If Bono Were a Cantor

Hillel Tigay Displays a Wealth of Influences

Beyond Genesis: Hillel Tigay’s music evokes the mystery of the desert.
Courtesy of Deborah Radel Public Relations
Beyond Genesis: Hillel Tigay’s music evokes the mystery of the desert.

By Matthew Kassel

Published January 07, 2013, issue of January 04, 2013.

A few weeks ago, I sat through my first Friday night service at the Stephen Wise Free Synagogue on Manhattan’s Upper West Side. The cantor, Daniel Singer, led the congregation through an hour’s worth of song and prayer, accompanied, to my surprise, by a quaint rock group. At one point, he sang the Psalm Shir Chadash to the tune of Billy Joel’s “Piano Man.” It was trite but fun, and I walked home that night feeling kind of refreshed, which isn’t usually how I feel after a service.

Hillel Tigay, the hazan at IKAR — the progressive Los Angeles synagogue founded by Rabbi Sharon Brous in 2004 — is onto something musically similar but more profound. He thinks up his own distinct melodies and fits them to ancient Hebrew and Aramaic texts used in prayer. Then he takes his songs into the synagogue, where he has worked for the past seven years, and tries them out on his congregants.

“Judeo,” Tigay’s ambitious, powerful and ecumenical new CD, is a collection of 10 songs he wrote for IKAR. In it, Tigay incorporates instruments that sound ancient — the duduk, the ney, the santur, the djembe — to evoke the mystery of the desert, which is pictured on the album’s cover. He’s trying to imagine what music might have sounded like before the destruction of the Second Temple, after which instruments were forbidden from worship. This is, of course, impossible. But he’s also doing his own thing — singing his tunes and playing guitar, bass, lute, oud and other instruments. He’s filtering what he imagines through a rock context, with moody keyboards and big, heaving drum beats, drawing on sounds from Peter Gabriel and U2 and the Beach Boys.

“I want this to be the first time a Jewish CD is perceived as a player on that team, the world music team of spiritual music,” Tigay says in his “Judeo” Kickstarter video, through which he raised more than $20,000 to fund the record, “not just as something that’s of the Jewish people, for the Jewish people.”

We’ll have to wait to find out if that happens, but I don’t see why it won’t. Despite its religious underpinnings, “Judeo” is much less ghetto minded than the music of M.O.T. (short for Members of the Tribe), a hip-hop duo from the late 1990s in which Tigay sang as Dr. Dreidel. With his accomplice, Ice Berg, they laced their songs with self-consciously Jewish puns, mostly sounding like the Beastie Boys, but more nebbishy. The music is constantly winking — and whining — at you, and it can get tiring.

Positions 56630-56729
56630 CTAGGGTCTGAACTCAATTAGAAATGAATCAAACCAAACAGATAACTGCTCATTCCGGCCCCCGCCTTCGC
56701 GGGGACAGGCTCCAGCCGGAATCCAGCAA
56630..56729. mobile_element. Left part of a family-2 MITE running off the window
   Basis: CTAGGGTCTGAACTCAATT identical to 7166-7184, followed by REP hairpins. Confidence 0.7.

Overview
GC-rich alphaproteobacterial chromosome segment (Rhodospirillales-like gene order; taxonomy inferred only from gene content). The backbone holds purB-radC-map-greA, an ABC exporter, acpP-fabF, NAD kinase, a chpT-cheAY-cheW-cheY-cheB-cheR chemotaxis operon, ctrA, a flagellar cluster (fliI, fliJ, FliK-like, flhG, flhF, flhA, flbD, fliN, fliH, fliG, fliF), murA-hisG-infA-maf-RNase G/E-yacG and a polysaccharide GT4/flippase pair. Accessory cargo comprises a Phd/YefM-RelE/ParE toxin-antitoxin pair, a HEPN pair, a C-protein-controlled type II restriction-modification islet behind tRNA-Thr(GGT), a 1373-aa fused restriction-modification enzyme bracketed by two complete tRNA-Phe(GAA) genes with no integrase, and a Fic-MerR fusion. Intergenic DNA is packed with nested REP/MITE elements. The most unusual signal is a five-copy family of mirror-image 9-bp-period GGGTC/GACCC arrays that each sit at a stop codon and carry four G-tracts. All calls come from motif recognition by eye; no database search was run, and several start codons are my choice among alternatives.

Tigay, who is 43 and sings with a slightly nasal voice that evokes Elvis Costello, seems to have grown up a lot since then. “Judeo,” released through the IKAR Music Lab, is so earnest that it’s hard to dislike. The songs feel triumphant: Most of them build gradually to climactic endings with a lot of voices rising above an immense mesh of percussion and strings.

It makes good sense that this is the case. Because Tigay wrote these songs for the synagogue — a potentially soporific environment — one could imagine he wanted to use them to keep his congregation engaged, to bring the service up and not down.

Standout tracks include an affable and folk-inflected “Hineh Mah Tov,” an incantational “Kaddish” and “Shema,” played in waltz time. At first I had trouble with an altered Sh’ma; Tigay’s take doesn’t have the potency of Salomon Sulzer’s famous melody, which feels almost sacrosanct by comparison. But it grew on me. By far, though, the best song on this album is “Hallelujah,” a bright, soaring, seven-minute rendition of Psalm 150 featuring the IKAR choir, which has a couple of other cameos on the record Herb Alpert, of Tijuana Brass fame, plays trumpet on this track. It’s a simple song with a short, uplifting melodic pattern that gets repeated over and over again.

Tigay writes in the liner notes to “Judeo” that he introduced “Hallelujah” to the IKAR congregation last year, during the High Holy Days, “After a few minutes,” Tigay recounts, “we tried to wrap it up so we could leave and break the fast. But we couldn’t. People kept singing. The song went on for 40 minutes after the fast had ended; people were caught up in the power of this moment. I will never forget that.”

I can only imagine how invigorating that experience must have been. And even if “Judeo” doesn’t make it in the world music arena, it seems to me that Tigay’s music has already succeeded where it counts the most.

Matthew Kassel has written for The Wall Street Journal, The Village Voice and The Paris Review Daily, among other publications.



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